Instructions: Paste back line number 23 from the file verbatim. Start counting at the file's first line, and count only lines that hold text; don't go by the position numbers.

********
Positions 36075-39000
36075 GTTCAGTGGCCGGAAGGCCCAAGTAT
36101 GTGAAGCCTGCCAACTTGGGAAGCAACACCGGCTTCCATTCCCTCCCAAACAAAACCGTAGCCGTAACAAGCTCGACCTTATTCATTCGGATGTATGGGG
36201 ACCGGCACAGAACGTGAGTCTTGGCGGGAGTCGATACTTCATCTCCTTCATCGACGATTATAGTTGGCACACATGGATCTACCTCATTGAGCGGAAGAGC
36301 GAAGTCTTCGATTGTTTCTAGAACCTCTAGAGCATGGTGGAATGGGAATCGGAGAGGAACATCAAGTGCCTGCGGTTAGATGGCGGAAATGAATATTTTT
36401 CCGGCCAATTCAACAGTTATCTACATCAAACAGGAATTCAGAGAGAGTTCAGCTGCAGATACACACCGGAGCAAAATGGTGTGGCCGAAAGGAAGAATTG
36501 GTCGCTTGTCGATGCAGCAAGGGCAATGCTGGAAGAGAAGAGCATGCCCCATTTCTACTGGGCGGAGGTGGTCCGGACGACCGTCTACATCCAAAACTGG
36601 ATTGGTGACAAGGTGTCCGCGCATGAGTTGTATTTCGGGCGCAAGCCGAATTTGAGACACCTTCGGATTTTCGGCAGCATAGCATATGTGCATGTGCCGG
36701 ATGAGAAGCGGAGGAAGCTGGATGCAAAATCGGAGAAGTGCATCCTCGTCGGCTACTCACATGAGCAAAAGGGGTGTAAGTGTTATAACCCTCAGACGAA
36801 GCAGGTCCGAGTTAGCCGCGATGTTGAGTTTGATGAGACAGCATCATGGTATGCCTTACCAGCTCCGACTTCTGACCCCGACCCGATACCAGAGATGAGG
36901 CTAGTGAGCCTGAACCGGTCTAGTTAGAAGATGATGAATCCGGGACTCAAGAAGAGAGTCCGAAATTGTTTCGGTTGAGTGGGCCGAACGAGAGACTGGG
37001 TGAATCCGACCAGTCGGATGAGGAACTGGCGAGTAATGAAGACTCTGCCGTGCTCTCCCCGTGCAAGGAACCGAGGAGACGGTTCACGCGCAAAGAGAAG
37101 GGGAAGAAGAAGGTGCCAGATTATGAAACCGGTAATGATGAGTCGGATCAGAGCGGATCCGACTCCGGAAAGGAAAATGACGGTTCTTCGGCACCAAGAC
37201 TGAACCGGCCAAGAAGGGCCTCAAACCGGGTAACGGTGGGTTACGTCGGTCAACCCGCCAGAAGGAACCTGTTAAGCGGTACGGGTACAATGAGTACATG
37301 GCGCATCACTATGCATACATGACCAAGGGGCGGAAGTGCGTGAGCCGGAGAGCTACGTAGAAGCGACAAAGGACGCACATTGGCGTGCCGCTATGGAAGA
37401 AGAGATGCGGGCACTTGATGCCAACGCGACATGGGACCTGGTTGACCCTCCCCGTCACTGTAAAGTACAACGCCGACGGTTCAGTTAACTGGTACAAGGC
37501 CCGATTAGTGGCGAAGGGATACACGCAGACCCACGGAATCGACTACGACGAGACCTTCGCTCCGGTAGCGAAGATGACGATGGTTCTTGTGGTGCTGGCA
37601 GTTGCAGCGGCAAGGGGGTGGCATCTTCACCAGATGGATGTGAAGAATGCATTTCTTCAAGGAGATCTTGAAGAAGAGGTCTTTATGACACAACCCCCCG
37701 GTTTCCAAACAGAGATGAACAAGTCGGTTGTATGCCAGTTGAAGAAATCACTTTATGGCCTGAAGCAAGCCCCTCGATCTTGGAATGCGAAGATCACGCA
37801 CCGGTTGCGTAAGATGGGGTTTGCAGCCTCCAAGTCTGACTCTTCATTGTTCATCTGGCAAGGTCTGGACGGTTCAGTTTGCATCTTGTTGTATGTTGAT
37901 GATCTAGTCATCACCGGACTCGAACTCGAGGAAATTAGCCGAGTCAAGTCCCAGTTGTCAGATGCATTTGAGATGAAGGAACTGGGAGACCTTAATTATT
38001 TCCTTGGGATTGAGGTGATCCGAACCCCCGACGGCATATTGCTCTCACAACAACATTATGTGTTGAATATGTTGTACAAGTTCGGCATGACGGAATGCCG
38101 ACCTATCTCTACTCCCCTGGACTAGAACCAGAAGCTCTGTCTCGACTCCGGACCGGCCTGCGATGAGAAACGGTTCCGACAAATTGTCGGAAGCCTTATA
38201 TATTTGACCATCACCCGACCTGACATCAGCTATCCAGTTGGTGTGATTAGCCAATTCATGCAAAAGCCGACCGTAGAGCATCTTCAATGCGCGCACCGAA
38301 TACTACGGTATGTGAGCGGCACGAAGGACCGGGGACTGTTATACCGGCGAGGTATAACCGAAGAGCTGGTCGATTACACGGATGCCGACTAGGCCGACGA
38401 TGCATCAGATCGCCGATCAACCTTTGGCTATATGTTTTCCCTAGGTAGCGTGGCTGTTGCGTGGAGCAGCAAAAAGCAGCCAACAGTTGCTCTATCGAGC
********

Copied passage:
38101 ACCTATCTCTACTCCCCTGGACTAGAACCAGAAGCTCTGTCTCGACTCCGGACCGGCCTGCGATGAGAAACGGTTCCGACAAATTGTCGGAAGCCTTATA